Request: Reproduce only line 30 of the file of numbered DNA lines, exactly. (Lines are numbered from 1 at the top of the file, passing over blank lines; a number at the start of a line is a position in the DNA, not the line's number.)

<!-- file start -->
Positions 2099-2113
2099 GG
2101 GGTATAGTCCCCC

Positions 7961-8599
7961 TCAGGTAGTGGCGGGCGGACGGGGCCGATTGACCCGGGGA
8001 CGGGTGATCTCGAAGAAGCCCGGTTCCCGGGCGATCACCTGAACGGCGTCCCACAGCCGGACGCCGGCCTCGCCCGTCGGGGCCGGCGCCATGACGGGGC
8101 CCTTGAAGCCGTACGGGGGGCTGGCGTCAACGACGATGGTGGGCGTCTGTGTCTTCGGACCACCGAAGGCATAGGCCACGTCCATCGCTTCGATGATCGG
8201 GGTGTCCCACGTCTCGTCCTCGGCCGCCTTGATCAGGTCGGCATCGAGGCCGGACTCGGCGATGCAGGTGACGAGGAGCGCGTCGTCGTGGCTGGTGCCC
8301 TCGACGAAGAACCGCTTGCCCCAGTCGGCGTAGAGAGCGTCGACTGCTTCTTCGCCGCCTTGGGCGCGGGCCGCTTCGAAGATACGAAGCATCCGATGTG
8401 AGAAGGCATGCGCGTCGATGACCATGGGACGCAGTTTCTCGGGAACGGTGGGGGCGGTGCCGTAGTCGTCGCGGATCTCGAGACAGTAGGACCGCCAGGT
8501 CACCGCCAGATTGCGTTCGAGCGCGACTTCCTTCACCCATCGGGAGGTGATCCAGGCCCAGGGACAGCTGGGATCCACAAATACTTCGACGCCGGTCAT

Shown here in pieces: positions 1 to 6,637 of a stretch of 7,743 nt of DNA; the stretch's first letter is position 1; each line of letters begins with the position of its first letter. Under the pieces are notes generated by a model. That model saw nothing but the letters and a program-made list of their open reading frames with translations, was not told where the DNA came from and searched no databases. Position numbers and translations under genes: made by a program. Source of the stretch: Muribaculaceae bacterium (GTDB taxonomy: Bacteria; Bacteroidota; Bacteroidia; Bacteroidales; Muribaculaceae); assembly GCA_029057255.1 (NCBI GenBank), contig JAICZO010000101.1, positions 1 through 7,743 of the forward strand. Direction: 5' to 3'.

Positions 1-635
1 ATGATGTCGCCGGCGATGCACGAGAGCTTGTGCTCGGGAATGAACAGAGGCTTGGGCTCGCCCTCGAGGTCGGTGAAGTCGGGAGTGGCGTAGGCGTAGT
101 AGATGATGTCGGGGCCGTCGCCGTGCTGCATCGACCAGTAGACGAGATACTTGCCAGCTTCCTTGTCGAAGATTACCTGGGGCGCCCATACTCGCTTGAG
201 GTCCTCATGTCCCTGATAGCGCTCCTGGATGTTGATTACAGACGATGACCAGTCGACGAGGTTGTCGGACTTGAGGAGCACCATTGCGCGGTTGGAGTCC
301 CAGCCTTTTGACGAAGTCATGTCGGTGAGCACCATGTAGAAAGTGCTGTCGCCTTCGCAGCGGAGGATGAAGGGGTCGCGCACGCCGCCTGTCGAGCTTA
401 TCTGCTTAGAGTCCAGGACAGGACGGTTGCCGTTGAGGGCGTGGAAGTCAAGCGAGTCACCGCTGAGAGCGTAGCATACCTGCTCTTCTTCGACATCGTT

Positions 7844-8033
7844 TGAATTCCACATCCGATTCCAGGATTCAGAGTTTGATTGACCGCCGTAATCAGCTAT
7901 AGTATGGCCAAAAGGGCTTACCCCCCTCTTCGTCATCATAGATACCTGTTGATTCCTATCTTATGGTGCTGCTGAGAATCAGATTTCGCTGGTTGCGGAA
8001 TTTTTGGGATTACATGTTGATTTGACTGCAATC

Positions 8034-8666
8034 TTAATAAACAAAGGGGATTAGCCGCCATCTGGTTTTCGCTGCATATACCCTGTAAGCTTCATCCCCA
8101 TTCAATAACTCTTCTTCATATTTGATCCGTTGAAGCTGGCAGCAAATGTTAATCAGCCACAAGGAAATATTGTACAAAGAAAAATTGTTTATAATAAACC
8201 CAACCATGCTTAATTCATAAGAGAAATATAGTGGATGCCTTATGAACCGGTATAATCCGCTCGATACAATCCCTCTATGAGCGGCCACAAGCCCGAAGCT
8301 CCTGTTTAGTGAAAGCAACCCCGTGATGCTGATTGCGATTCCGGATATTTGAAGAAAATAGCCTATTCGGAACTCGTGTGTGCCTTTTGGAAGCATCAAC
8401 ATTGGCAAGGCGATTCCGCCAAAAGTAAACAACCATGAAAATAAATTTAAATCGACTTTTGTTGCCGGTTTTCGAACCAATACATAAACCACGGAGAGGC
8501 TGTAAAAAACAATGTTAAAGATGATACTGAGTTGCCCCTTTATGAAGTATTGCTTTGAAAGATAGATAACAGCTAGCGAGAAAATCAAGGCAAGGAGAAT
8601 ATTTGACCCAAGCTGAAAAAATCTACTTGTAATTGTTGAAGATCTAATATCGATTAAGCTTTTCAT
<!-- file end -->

8601 ATTTGACCCAAGCTGAAAAAATCTACTTGTAATTGTTGAAGATCTAATATCGATTAAGCTTTTCAT